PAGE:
Sao Paulo, Brazil – Patricia de Jesus Siqueira was working her laundrette job when her nephew, 10-year-old Italo, was killed. He had stolen a car with a friend and was shot by Sao Paulo military police.
According to authorities, he fired at them first.
Italo had a history of small thefts – he was arrested three times just in 2016 – but not for violent crimes.
“It’s impossible. Italo would not be able to acquire a gun. No one would give him one,” Siqueira told Al Jazeera.
Following the incident, two police officers involved were suspended from duty while an investigation was launched.
Italo’s death highlights the entrenched social and racial divisions that persist in Brazil, where poor, young, black men are overwhelmingly more likely to be the victims of homicide or police violence.
The case also illustrates the systemic failures of Brazil’s child protection services to protect vulnerable children and adolescents. UNICEF estimates that up to 10,500 children and teenagers are killed in Brazil each year, with black children four times more likely to be killed than whites.
Italo often stayed at Patricia’s home in a favela, an informal settlement that straddles one of Sao Paulo’s busy, noisy main avenues.
Teenagers selling drugs guard the entrance, clutching plastic bags full of cannabis and cocaine vials. Many of the houses are just wooden huts.
Typifying Sao Paulo’s stark social inequalities that often coexist alongside each other, Italo would meet his death just a short bus ride away in the upmarket streets of Vila Andrade, where many female favela residents work as domestic maids in expensive condominiums.
According to the official police report obtained by Al Jazeera, Italo and a friend, 11, broke into a condominium complex and found a jeep with the keys in the ignition and the engine running, in which they drove away. Police gave chase and allege that Italo fired at them while driving.
Italo crashed the car into an oncoming bus and then allegedly fired another shot while stationary, at which point, two motorbike officers who had been in pursuit fired a shot each, one passing through the driver side window, striking Italo in the head.
After his death, experts pointed to a series of irregularities that compromise the version of events given by officers at the scene and security officials.
“It’s unbelievable that a child of 10 could manage to lower the window and shoot at police while driving,” said Julio Cesar Fernandes Neves, police ombudsmen of Sao Paulo.
A 38-calibre revolver was allegedly recovered, but removed, altering the crime scene. In a note, Sao Paulo public security officials said that the crime scene was modified to provide medical assistance to Italo.
Following the death, police at the scene recorded a video that appeared to show Italo’s friend admitting that Italo was armed and had fired at the officers.
Altogether, the boy changed his story three times, on the third, telling a child psychologist that Italo wasn’t armed, and it’s widely believed that he had been threatened into confessing on video. The boy is now under witness protection.
“This makes it very clear that they were worried about proving that the boy [Italo] had shot at them,” said Neves, the police ombudsmen, who described the video as “totally out of normal procedure” for Sao Paulo military police.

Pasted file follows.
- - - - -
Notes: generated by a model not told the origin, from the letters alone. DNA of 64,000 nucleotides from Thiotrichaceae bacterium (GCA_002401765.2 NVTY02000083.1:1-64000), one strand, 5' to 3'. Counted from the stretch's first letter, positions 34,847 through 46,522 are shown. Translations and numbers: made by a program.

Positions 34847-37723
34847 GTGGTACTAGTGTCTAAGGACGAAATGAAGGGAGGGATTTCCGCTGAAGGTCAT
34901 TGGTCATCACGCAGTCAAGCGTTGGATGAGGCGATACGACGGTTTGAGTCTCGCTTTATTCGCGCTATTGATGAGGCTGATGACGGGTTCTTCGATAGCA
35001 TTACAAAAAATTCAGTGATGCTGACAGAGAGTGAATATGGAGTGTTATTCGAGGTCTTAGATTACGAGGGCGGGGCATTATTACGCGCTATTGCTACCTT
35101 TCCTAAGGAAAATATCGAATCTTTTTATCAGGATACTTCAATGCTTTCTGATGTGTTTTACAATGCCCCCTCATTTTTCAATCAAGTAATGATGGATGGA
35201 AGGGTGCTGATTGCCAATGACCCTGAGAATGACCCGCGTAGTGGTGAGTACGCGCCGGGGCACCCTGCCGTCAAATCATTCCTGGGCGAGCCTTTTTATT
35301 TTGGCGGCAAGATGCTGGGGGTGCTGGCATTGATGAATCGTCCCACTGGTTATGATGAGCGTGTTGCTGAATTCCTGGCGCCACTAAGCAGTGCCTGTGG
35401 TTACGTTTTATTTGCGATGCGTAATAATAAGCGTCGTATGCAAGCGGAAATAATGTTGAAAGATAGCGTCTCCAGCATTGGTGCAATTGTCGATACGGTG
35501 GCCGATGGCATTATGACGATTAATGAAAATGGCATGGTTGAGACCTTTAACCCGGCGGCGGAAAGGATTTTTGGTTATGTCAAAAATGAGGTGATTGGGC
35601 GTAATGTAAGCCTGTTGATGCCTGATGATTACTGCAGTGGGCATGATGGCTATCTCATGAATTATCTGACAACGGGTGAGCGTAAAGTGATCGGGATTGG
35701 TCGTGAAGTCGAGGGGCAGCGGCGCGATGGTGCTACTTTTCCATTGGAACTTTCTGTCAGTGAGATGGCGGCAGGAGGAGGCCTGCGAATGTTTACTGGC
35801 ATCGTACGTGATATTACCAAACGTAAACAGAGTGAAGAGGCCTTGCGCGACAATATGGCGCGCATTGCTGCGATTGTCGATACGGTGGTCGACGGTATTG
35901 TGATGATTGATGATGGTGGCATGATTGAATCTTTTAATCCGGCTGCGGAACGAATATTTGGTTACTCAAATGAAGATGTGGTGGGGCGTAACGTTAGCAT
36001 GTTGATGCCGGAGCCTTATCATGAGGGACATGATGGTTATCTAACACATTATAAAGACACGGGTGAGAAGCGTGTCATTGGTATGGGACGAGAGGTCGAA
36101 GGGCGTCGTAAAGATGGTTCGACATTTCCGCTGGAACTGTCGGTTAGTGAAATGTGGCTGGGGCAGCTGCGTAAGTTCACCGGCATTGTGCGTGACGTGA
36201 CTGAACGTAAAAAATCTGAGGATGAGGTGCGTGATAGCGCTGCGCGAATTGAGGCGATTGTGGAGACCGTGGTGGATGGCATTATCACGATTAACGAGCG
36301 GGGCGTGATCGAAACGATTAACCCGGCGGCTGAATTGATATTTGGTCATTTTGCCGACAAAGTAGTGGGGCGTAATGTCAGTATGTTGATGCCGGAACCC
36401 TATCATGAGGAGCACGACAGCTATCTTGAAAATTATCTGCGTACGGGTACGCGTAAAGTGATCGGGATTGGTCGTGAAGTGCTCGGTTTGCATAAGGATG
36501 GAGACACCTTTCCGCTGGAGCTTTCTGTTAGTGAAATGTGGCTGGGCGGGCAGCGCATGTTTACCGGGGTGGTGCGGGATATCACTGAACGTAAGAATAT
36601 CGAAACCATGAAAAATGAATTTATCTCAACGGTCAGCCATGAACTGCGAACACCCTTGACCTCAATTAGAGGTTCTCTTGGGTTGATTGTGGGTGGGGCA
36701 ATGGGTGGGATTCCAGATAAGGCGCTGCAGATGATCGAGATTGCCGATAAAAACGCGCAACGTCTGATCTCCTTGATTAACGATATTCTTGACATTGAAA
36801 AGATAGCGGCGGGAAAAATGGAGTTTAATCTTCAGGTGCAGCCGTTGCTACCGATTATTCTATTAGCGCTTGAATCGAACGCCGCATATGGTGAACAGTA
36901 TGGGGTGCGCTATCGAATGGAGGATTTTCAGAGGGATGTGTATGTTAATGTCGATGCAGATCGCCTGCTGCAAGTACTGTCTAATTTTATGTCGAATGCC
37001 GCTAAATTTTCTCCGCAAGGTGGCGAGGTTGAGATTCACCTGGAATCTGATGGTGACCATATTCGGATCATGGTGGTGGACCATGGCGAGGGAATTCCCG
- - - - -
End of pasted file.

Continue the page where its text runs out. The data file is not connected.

Neglect and abandonment
Italo’s life was characterised by neglect and abandonment, both at home and by the Brazilian child protection system. His father is in prison for drug trafficking and his mother has been in and out of jail for a series of thefts.
He spent much of his life on the streets, sometimes living in children’s shelters – often running away – or staying with relatives. He attended child counselling services for at-risk children 20 times, but authorities didn’t pay enough attention to his case.
“It’s symbolic of the failure to protect children and teens in Brazil,” said Arial de Castro Alves, a human rights lawyer accompanying the case.
The weekend after Italo’s death, simultaneous protests were held near where he was killed. One group protested against his death, while the other group, made up of residents from the neighbourhood, declared their support for the police officers, who had been taken off duty and were under investigation.
“The residents of the region are terrified about the rising criminality,” said Major Sergio Olimpio Gomes, a national congressman who served for 29 years as a Sao Paulo military policeman and was invited to the event by the organisers.
“The agitators came – and I’m sure they were paid by someone to confront and antagonise the residents who they call ‘the elite’,” he said.
Tolerance for violence
In Sao Paulo city, police are responsible for as many as one in four killings. A recent opinion poll found that half of Brazil’s metropolitan population agreed with the phrase “Bandido bom é bandido morto”, or “a good bandit is a dead bandit”.
Another poll found that 87 percent of the Brazilian population support lowering the age of criminal responsibility from 18 to 16.
Last year, a popular tabloid TV show – with a focus on violent crime – broadcast a live pursuit of two teenage suspects on a motorbike, who were chased by police and shot at point-blank range. The presenter said that the officer “did very well”, live on air.
“If the police kills someone who is a suspect – even a young boy – people often justify this by saying “but he was a bandit”, said Bruno Paes Manso, a postdoctoral fellow at the Centre for the Study of Violence at University of Sao Paulo.
“These scandals happen year after year, but this is a problem that the authorities have never had the will to confront,” he said.
Back in the favela, Italo’s aunt Patricia said he was a “normal child” who liked football, playing online games at the internet cafe and shining shoes at the nearby airport.
“We just want justice so this doesn’t happen again with someone else,” she said.